Hemolymph circulation in insect sensory appendages: functional mechanics of antennal accessory pulsatile organs (auxiliary hearts) in the mosquito Anopheles gambiae.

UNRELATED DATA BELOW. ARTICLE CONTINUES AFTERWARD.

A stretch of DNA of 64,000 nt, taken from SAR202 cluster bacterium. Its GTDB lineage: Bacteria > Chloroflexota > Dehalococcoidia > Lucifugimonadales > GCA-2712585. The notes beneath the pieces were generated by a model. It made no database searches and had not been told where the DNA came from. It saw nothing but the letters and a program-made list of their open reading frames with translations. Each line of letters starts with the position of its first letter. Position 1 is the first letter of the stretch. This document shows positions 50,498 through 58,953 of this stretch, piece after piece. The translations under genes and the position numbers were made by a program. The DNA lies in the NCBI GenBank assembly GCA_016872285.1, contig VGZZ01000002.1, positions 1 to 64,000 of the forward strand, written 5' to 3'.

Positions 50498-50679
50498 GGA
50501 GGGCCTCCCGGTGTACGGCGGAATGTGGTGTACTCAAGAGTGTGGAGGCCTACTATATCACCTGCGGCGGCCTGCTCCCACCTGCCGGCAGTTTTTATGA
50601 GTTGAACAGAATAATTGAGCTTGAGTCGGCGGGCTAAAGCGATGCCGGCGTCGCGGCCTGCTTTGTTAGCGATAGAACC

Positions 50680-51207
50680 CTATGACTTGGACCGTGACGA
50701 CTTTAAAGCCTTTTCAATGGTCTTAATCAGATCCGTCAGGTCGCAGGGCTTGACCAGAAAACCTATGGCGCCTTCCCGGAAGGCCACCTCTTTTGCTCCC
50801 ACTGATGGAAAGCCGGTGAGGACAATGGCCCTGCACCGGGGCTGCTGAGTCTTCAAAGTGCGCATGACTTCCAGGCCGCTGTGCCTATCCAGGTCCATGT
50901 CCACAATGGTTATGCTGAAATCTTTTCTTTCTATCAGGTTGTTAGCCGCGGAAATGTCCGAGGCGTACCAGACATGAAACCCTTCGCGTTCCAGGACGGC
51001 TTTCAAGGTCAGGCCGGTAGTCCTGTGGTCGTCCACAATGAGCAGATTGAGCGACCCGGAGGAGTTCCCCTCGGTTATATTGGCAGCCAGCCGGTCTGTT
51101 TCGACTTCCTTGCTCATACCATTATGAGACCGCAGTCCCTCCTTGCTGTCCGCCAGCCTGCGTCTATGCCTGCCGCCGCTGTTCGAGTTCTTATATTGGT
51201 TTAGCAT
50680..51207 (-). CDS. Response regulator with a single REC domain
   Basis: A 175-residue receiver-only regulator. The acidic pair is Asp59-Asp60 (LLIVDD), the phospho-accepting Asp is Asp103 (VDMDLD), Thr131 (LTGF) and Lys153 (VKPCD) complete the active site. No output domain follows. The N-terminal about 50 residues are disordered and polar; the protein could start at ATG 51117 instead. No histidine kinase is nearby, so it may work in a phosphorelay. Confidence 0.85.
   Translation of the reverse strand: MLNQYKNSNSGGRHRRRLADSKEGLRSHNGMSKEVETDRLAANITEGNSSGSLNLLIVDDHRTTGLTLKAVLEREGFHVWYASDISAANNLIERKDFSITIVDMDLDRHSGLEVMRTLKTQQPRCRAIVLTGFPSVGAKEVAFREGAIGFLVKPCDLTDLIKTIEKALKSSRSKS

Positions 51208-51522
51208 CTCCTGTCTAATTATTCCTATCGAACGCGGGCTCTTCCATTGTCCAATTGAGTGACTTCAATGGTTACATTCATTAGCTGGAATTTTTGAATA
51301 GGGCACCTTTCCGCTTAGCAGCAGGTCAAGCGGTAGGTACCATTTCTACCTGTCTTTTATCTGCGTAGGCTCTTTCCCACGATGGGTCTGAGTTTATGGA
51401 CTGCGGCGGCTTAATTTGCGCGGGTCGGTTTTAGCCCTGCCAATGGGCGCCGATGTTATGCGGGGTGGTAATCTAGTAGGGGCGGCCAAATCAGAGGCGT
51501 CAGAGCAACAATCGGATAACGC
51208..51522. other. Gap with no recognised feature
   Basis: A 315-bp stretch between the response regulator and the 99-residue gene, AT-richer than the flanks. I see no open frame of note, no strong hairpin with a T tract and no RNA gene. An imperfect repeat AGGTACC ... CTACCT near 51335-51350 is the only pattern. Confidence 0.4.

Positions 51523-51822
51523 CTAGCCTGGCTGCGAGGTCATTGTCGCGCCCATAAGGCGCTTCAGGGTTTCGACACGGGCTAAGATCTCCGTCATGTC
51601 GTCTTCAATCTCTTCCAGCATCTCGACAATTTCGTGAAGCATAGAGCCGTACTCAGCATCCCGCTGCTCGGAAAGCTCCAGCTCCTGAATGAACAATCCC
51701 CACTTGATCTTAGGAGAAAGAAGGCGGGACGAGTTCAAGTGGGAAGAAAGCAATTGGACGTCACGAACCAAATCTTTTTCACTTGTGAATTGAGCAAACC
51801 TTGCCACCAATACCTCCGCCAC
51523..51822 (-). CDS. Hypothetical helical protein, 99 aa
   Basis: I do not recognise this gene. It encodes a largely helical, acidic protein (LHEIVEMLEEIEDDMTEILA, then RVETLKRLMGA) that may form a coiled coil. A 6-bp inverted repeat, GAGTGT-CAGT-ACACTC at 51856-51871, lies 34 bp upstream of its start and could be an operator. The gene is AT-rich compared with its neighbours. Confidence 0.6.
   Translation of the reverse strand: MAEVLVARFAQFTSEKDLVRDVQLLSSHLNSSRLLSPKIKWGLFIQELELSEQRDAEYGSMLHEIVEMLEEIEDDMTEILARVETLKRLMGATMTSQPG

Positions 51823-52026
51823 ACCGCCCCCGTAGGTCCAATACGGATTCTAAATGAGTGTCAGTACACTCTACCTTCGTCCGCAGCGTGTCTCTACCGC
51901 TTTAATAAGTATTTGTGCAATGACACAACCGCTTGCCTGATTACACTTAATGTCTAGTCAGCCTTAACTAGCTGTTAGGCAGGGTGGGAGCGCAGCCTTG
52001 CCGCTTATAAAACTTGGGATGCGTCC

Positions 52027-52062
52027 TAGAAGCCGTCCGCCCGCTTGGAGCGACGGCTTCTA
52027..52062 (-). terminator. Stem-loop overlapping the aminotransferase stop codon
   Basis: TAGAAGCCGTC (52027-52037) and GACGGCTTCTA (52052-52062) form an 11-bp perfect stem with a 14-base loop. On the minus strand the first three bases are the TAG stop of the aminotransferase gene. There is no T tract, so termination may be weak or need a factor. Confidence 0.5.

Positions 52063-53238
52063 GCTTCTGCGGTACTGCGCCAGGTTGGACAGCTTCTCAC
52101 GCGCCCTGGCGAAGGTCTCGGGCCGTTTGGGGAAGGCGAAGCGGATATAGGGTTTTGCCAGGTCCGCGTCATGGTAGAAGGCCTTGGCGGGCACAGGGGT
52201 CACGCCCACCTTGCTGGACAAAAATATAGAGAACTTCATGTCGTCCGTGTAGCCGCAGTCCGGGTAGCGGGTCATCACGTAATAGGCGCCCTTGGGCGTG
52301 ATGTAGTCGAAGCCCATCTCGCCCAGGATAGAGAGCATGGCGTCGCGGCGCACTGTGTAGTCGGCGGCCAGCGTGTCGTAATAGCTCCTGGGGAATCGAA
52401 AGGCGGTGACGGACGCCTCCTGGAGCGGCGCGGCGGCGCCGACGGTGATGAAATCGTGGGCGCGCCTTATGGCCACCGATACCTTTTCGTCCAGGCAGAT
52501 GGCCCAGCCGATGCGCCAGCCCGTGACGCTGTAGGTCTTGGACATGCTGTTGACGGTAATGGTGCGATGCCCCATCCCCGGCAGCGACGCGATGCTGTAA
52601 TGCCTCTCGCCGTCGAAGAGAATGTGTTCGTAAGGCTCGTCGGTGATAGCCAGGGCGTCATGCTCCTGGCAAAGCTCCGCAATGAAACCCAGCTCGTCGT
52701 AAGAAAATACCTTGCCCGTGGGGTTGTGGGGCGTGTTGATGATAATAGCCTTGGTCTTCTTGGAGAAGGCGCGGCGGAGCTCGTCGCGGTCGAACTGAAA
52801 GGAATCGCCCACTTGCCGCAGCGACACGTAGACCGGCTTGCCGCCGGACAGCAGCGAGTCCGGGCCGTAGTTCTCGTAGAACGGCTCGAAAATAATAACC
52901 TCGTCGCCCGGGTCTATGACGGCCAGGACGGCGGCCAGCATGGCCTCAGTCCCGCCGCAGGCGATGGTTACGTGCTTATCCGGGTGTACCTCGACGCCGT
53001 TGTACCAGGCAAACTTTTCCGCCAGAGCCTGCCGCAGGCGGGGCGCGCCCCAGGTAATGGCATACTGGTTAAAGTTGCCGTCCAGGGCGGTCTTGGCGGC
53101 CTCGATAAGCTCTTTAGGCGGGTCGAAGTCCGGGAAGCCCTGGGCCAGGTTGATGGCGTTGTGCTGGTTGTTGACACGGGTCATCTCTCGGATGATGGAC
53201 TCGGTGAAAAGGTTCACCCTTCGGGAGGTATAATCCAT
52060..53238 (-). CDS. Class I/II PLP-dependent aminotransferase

The fruit fly, Drosophila melanogaster, has served as a valuable model/organism for the study of aging and was the first organism possessing a circulatory system to have its genome completely sequenced. However, little is known about the function of the heartlike organ of flies during the aging process. We have developed methods for studying cardiac function in vivo in adult flies. Using 2 different cardiovascular stress methods (elevated ambient temperature and external electrical pacing), we found that maximal heart rate is significantly and reproducibly reduced with aging in Drosophila, analogous to observations in elderly humans. We also describe for the first time several other aspects of the cardiac physiology of young adult and aging Drosophila, including an age-associated increase in rhythm disturbances. These observations suggest that the study of declining cardiac function in aging flies may serve as a genetically tractable model for genome-wide mutational screening for genes that participate in or protect against cardiac aging and disease.